Talk:Goethe's Faust

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Full citation[change source]

I just tried to find a translation, which really tries to capture the meaning (I am german, so I have a pretty good idea what the original german text actually means). I found this translation, which according to Google Books is from Louis MacNeice. As far as I can tell it is very accurate and additionally really tries to capture the original meter:

Original German:

   Werd ich zum Augenblicke sagen:
   Verweile doch! du bist so schön!
   Dann magst du mich in Fesseln schlagen,
   Dann will ich gern zugrunde gehn!

Translation from Louis MacNeice:

   If ever I say to the passing moment:
   "Linger a while! Thou art so fair!
   Then you may cast me into fetters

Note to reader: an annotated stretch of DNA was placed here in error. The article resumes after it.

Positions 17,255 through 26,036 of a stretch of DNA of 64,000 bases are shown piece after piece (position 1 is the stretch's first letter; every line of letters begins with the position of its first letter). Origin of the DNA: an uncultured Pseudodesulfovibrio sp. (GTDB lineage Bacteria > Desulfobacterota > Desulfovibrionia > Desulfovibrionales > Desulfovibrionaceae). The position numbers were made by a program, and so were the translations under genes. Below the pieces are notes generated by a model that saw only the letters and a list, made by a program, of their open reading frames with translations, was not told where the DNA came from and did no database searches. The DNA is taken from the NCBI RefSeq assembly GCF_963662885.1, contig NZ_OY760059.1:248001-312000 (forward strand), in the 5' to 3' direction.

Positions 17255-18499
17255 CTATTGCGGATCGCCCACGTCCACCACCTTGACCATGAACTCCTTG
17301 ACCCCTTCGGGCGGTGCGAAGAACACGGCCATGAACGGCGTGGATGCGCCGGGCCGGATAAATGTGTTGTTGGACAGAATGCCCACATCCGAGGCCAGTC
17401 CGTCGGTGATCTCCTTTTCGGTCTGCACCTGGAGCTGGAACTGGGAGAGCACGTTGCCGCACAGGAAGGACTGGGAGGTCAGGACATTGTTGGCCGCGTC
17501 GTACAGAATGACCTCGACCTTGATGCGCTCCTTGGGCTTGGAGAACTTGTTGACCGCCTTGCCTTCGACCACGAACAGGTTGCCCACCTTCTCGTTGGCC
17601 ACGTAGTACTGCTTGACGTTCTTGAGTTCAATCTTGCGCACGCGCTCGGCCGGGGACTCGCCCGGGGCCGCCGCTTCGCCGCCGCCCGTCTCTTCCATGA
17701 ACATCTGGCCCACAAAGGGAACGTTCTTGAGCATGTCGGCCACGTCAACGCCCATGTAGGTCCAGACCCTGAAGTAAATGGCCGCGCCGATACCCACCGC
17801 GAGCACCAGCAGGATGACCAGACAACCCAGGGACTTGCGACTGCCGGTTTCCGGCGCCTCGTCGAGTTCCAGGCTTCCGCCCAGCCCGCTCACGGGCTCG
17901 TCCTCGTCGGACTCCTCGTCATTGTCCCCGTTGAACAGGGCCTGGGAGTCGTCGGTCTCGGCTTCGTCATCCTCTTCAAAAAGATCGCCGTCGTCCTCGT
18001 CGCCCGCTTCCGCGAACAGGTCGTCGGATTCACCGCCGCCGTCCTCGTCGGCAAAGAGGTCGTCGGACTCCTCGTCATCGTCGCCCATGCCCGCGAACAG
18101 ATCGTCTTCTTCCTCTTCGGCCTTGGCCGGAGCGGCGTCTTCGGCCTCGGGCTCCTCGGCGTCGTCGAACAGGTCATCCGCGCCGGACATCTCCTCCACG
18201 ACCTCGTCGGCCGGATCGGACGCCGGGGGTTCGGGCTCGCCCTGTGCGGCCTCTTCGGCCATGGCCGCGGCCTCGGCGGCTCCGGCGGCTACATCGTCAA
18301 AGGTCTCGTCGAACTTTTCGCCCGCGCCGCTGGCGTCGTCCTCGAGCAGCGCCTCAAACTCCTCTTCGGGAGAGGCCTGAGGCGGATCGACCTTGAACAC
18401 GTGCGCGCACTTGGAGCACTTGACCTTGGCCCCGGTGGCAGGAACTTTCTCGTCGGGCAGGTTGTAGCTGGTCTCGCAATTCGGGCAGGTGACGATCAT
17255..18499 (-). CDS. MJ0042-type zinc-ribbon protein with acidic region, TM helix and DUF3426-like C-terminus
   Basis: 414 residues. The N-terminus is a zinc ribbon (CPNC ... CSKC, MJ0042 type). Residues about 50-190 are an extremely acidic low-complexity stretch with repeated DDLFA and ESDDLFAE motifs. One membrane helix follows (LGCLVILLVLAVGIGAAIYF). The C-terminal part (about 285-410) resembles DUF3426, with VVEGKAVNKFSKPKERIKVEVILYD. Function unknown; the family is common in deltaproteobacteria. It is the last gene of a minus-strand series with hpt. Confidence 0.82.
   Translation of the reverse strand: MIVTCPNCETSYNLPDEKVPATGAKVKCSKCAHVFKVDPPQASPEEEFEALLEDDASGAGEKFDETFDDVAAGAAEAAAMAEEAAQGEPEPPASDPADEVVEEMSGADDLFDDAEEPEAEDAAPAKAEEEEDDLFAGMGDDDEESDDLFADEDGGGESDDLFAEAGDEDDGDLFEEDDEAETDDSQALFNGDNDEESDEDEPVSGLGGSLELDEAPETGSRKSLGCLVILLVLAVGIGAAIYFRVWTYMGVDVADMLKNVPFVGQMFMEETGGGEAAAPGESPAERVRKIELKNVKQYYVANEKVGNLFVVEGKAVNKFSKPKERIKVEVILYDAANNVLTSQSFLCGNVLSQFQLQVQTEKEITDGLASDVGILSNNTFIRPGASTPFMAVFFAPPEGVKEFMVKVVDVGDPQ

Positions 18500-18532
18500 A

I will gladly perish then and there.

It would be nice if an english native speaker could somehow adapt this to more modern english, just to make sure everyone has an easy time catching (exact) meaning.

--178.27.134.184 (talk) 23:04, 5 April 2017 (UTC)

Just trying to adapt that to slightly more modern english myself, please correct:

   If I will ever say to the passing moment:
   "Stay a while! You are so beautiful!
   Then you may throw me into chains
   and I will gladly perish then and there."